Two "castaways" meet in an isolated GDR outpost in 1989 in Lutz Seiler's celebrated debut novel that questions the meaning of freedom and friendship, and that won the 2014 German Book Prize.
"Edgar Bendler had decided to disappear," reads the opening line of Lutz Seiler's breakout novel that is permeated by the theme of escape. What follows is the story of a young literature student — currently trying to write a thesis on expressionist poet Georg Trakl — who flees his heartbreak, and his gray everyday existence in the GDR, to live among hippy idealists on the outer edge of a nation that is about to dissolve.
The young Edgar Bendlers leaves Halle in the spring of 1989 for the Baltic Sea island of Hiddensee after his girlfriend tragically dies in an accident. Referred to in the novel as Ed, the protagonist is looking for a fresh start on the island, a far northern GDR outpost where many have died trying to escape by swimming to Denmark.
On Hiddensee, Ed meets a circle of "castaways," as he calls them, loners and rebels who are stranded on the physical and social margins of East Germany.
"It's Hiddensee, Ed, you understand, hidden? The island is their hiding place, the island where they can find themselves, where they can turn inwards, that is, towards nature, to the voice of the heart, as Rousseau put it."
Klausner Restaurant becomes the center of the action where Ed also meets Kruso — whose real name is Alexander Dimitrijewitsch Krusowitsch — Hiddensee's resident hermit-philosopher who has a near-mythical aura in these parts, and who is styled in the vein of the legendary castaway in Daniel Defoe's novel, Robinson Crusoe.
Story of a friendship
Ed befriends the older Kruso and becomes his "Friday." As the intimate friendship between two very dissimilar men unfolds, Kruso admires the literature student's ability to use poetry as an instrument of survival.
"In their intimacy founded on poems, Kruso and Ed found each other."
At the same time, Ed looks up to Kruso and greedily absorbs his theories about utopia and individual freedom. These ideas have also heavily influenced the thinking of a circle of island recluses in the months before the fall of the Berlin Wall.
Meanwhile, Hiddensee remains a "vanishing point" for many people who wanted to escape East Germany. While some succeeded on the journey across the Baltic Sea to Denmark, many also drowned while trying — a point on which Ed starts to reflect during his time marooned on the island.
Kruso is not, however, a historical novel about the decline of the GDR in 1989.
"The book is not the reconstruction of this time or the summer of '89 at all," said Seiler. "Rather, I had this authentic starting point from which I could build — even in fantastic passages that you never could or would have experienced yourself … Hiddensee seemed to be a narrow piece of land of mythical splendor, the last, the only place, an island that kept drifting out of sight," he added.
With Kruso, Seiler has presented a novel that is as fantastic as it is realistic, a book that combines contemporary history with a mythological worldview.
In this sense, the author groups twelve motley figures around a table in the Klausner as a kind of Last Supper. "The 12 apostles at the staff table," Seiler calls them. "A kind of round table with its very own rules, very own chivalry and very own names."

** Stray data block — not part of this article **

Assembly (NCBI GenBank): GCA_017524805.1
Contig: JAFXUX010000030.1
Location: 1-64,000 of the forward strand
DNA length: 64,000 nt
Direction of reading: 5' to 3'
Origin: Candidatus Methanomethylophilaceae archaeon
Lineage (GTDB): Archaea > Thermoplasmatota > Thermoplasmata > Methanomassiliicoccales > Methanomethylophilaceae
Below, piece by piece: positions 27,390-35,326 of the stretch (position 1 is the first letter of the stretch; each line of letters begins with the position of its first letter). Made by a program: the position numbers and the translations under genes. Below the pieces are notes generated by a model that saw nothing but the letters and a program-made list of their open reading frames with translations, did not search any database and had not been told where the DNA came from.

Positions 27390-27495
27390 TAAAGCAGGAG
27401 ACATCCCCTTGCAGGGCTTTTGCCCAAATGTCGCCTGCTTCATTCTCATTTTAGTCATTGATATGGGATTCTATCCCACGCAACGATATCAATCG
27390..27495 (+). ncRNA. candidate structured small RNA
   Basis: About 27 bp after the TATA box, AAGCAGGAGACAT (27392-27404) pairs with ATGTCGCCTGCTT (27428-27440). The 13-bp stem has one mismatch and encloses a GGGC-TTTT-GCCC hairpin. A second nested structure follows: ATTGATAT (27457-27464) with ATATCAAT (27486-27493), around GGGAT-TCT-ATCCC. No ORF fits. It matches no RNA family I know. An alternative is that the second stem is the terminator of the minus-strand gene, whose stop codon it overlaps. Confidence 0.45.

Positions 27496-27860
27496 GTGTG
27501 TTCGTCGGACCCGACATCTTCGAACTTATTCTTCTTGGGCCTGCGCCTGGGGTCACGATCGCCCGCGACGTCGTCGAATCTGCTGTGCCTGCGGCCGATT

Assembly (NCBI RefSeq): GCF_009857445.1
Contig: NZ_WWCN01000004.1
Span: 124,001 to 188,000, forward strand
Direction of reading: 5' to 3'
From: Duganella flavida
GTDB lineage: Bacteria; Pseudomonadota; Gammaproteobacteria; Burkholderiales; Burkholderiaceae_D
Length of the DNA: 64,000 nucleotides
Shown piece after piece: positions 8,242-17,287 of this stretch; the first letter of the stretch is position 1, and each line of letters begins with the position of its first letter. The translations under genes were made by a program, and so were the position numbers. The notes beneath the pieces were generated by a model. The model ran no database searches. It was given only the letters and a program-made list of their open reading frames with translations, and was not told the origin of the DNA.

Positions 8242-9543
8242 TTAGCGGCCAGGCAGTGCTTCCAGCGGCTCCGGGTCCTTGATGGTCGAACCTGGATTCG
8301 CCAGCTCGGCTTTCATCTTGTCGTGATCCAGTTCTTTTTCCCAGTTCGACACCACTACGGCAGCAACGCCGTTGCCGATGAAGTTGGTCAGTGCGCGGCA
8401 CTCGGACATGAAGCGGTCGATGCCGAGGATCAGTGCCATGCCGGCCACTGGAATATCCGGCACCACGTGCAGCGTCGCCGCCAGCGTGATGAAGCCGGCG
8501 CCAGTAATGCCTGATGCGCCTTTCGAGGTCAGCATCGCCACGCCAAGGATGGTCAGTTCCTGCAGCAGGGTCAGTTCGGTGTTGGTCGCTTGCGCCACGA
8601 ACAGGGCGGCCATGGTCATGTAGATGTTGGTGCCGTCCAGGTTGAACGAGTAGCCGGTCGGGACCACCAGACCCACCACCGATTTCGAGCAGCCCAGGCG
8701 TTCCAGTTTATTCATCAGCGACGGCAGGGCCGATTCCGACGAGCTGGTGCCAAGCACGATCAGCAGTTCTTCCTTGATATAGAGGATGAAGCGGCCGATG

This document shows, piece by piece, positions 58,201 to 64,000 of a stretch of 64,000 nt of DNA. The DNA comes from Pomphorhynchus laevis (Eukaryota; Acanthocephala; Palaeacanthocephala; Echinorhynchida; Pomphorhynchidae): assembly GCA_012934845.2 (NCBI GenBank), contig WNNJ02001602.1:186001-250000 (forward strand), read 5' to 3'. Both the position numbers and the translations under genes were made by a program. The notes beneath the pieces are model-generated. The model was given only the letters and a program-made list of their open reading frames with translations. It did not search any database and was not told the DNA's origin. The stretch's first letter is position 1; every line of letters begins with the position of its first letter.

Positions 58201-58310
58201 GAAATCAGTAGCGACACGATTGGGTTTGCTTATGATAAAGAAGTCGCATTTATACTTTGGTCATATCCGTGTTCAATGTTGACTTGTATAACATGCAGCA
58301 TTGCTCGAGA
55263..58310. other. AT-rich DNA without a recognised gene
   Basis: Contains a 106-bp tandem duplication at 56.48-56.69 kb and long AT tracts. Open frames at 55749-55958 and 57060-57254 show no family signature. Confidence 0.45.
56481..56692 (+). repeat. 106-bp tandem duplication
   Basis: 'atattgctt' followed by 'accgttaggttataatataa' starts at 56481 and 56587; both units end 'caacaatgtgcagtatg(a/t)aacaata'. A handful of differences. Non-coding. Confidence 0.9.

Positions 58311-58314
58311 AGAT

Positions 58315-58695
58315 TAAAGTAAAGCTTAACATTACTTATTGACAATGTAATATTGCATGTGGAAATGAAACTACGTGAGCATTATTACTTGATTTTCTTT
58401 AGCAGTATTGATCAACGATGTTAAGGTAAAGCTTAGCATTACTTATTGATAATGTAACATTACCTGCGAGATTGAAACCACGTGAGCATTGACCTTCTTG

Searching for freedom
Ed earns his money as a dishwasher in the Klausner kitchen, and this too serves as a larger metaphor.
"Not only are dishes washed, but also people, that is castaways. Kruso has the idea that washing is part of his utopia," noted Seiler.
"Kruso stands for a model of freedom that he wants to realize on this island, which is located on the high seas, separated from society by the water," Seiler describes of his title character. "It's about the freedom in the novel, embodied by Kruso, who lays so many unfiltered philosophies of freedom side by side. "
Lutz Seiler has added an epilogue to the novel in which he gives historical detail about some real-life role models who sought freedom in Denmark. It's a chapter of GDR history that is largely forgotten, even if 179 people officially died attempting the crossing — many others disappeared and remain unaccounted for.
Seiler was a big favorite to win the German Book Prize and his debut was ultimately awarded the best novel of the year 2014. He had been known as a poet since the mid-1990s, and as a short story writer, having won the prestigious Ingeborg Bachmann Prize in 2007 for his short story collection, Turksib.
"The German poet Lutz Seiler has brought all his art, linguistic ease, flair for dazzling images and master of what he describes as 'the nervous systems of memory' to this extraordinary debut novel … Kruso is an exciting, expansive work of German literature; it may well prove one of the major novels of the 21st century," wrote The Irish Times of a work that is finding a growing international audience.
Lutz Seiler: Kruso, Scribe Publications, (German title: Kruso, 2014). English translation: Tess Lewis.
Born in Gera in the former East Germany in 1963, Lutz Seiler studied German in Halle and Berlin. In 1989 he was employed as a seasonal worker on Hiddensee, which became the setting for Kruso, a surprise hit that won the German Book Prize. Seiler also works in various capacities within the German literature industry, including as a publisher and lecturer. He lives both near Potsdam in a residence at the Peter Huchel Museum, where he has been the literary director since 1997, and with his wife in Stockholm.